Tax System of Bangladesh

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Proceedings of the AABEA Biennial Convention, October 12th, 2002, Washington DC, USA

Review of the Tax System in Bangladesh A Prerequisite for Industrial Growth T. A. M. Nurul Basher*
E-mail: nurul-basher@betelco.com

Abstract - This paper has been written to highlight the sustainable industrial growth problems being faced by the entrepreneurs in Bangladesh. There are multifarious problems for Industrial growth in Bangladesh but the major bottleneck is the adverse tax system. There exists no consideration for industrial raw materials import in so far as application of duties and taxes compared to those of finished consumer goods. The net result is increase in production cost which in turn makes the product noncompetitive. So as not to create an extra burden on industrial productions, the government needs to remove duties and taxes from imported raw materials as in many Middle Eastern countries and Thailand. The government implicitly accepts the adverse effects of the improper taxes on our industrial growth and has tried partially to alleviate some of these impediments by creating Export Processing Zones and Bonded Ware Houses; this paper explores the benefits doing away with these high import duties altogether. It also looks at the paybacks to the economy from industrial growth. Finally, the expansion of the income tax umbrella is considered and in particular its effects on growing a greater sense of national civic duty and its impact on the voting patterns of the electorate. [1]

to this, the average per-capita income of developed countries range around or exceed US$ 26,000 per year. While it is unthinkable to raise the income of a Bangladeshi to a level comparable to those of people in developed nations, one should make continued efforts towards attaining a minimum level of life sustenance that could be termed as economic solvency. Bangladesh covers an area of about 56,000 square miles most part of which is agricultural land. Although it has attained selfsufficiency in food it still has vast areas where there are scopes for production of adequate food and other agricultural items with export potential. However, whatever possible expansion it makes in agriculture it is not possible to reduce the unemployment to a reasonably acceptable level. Hence, Bangladesh needs to explore other avenues of job creation.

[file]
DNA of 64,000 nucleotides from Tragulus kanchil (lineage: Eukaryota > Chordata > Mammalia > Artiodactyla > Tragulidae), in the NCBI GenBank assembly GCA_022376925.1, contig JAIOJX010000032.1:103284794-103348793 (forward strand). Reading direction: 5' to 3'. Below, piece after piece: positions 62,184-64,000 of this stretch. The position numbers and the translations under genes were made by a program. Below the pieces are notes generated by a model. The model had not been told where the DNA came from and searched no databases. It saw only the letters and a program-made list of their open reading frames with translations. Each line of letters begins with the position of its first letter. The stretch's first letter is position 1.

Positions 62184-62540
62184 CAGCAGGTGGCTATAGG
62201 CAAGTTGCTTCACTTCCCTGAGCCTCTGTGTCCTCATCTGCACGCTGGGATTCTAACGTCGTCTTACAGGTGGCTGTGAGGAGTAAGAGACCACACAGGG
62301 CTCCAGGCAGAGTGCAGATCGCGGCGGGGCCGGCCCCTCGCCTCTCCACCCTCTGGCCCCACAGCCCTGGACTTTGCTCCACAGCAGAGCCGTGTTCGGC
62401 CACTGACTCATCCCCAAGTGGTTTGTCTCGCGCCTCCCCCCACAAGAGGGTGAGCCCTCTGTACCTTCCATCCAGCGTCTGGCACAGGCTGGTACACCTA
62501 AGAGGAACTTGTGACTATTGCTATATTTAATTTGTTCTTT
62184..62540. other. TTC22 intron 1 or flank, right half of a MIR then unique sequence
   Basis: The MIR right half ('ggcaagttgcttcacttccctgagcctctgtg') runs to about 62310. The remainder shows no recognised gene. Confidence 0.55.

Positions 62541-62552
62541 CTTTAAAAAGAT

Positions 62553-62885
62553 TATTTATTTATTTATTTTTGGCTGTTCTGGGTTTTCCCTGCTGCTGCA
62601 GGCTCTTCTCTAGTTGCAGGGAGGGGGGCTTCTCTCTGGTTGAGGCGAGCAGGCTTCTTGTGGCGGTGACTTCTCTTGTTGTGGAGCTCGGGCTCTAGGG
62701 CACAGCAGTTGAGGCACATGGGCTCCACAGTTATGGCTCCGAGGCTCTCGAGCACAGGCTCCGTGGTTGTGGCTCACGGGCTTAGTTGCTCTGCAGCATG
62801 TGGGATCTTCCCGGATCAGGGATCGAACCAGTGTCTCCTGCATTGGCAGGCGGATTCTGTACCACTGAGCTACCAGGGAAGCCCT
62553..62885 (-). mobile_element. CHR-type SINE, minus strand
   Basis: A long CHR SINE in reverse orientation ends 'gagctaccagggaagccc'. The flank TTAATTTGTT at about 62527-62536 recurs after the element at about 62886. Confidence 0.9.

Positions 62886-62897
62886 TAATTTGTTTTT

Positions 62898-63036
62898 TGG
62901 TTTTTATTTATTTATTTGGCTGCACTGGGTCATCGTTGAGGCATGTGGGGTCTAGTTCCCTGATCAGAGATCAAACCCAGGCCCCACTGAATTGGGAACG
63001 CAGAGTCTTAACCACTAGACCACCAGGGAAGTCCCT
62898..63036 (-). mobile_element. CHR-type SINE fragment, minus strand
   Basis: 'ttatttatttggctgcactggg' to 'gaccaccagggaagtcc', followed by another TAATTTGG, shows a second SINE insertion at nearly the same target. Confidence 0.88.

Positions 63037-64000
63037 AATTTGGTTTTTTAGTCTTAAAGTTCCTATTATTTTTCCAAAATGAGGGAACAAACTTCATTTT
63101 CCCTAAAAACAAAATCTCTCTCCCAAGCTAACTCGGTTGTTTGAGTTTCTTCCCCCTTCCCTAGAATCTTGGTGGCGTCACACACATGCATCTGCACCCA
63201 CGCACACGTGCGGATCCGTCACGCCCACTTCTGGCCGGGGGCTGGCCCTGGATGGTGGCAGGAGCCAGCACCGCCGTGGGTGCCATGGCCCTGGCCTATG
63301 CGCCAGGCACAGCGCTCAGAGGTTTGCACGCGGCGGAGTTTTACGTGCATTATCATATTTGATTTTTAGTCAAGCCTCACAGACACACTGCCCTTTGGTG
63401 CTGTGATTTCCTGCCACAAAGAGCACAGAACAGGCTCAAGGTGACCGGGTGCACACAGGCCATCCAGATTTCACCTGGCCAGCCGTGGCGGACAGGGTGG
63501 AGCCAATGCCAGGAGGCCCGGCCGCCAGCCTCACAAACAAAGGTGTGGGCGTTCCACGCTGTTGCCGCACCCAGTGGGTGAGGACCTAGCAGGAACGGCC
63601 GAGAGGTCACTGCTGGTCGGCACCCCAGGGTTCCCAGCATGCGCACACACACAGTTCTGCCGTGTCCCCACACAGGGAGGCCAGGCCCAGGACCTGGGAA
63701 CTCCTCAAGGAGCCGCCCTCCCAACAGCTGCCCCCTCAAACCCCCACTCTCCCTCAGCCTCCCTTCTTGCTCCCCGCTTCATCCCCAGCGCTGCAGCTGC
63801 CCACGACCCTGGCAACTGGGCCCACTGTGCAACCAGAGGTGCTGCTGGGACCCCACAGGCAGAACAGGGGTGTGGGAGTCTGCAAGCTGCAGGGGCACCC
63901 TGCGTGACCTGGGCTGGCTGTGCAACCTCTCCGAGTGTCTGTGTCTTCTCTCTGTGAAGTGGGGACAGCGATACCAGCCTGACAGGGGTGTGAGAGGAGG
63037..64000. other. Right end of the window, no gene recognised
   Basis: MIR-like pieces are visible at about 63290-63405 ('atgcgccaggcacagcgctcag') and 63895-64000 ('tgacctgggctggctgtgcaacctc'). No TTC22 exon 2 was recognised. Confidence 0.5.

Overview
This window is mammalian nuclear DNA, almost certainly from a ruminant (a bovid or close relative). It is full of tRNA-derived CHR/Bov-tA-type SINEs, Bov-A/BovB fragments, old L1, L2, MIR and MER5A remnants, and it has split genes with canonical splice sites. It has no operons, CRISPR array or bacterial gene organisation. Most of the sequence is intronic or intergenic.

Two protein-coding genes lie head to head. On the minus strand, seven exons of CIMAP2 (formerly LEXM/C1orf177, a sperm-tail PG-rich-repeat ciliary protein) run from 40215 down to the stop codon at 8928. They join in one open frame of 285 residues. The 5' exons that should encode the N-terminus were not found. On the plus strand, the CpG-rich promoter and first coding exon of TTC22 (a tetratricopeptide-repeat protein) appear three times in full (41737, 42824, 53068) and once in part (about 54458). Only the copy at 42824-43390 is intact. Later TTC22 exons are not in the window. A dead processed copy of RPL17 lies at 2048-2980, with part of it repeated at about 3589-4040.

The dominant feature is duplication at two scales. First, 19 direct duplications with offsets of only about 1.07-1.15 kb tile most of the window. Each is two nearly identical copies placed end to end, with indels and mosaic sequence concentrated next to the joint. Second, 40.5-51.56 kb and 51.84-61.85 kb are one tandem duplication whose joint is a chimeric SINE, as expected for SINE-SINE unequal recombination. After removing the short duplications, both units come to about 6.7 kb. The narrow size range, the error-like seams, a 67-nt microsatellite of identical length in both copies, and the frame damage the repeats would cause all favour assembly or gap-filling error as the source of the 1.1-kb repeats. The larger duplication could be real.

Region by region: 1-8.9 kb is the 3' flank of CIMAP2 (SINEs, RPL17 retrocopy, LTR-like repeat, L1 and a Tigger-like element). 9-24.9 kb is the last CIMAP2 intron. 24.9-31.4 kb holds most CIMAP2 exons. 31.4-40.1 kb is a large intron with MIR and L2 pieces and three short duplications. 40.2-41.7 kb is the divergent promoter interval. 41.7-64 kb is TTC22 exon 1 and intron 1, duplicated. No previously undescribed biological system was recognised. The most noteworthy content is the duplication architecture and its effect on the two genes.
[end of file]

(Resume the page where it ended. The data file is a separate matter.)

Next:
I - INTRODUCTION
Bangladesh has been independent for about 54 years. It gained independence first from the British Rule in 1947 and then again for the second time in 1971 from the Pakistani Military Junta. Since 1947 till date our population has increased from some 50 million to 130 million. In the mean time it has faced several famines, floods and cyclones, not to mention other kinds of losses. The economic situation has worsened day by day. Political independence failed to lead this country to the desired goal of economic independence. Throughout these long years extending more than half a century, Bangladesh has definitely made some serious mistakes that have resulted in its fiscal failure. However this paper is not intended to be a matter of criticism of the past failures, but rather a suggestion is being presented here through which Bangladesh might find a way to engage its vast population in productive employment. Figure 1 shows that even ten years ago, almost half of the country had a population density of between 1500 to 2000 people per square mile. With an annual growth rate of approximately 2% and therefore producing an additional 2.7 million people per year, Bangladesh now has a population of about 130 million. The per-capita income is somewhat like US$ 350 per year. Compared

* Bengal Telecommunications and Electric Corp. Pvt. Ltd. (BETELCO) 19 Kakrail Road, Dhaka - 1000, Bangladesh. © 2002 BETELCO. All Rights Reserved.

Figure 1: A 1991 population density map of Bangladesh

Proceedings of the AABEA Biennial Convention, October 12th, 2002, Washington DC, USA One way is to get a sizable part...
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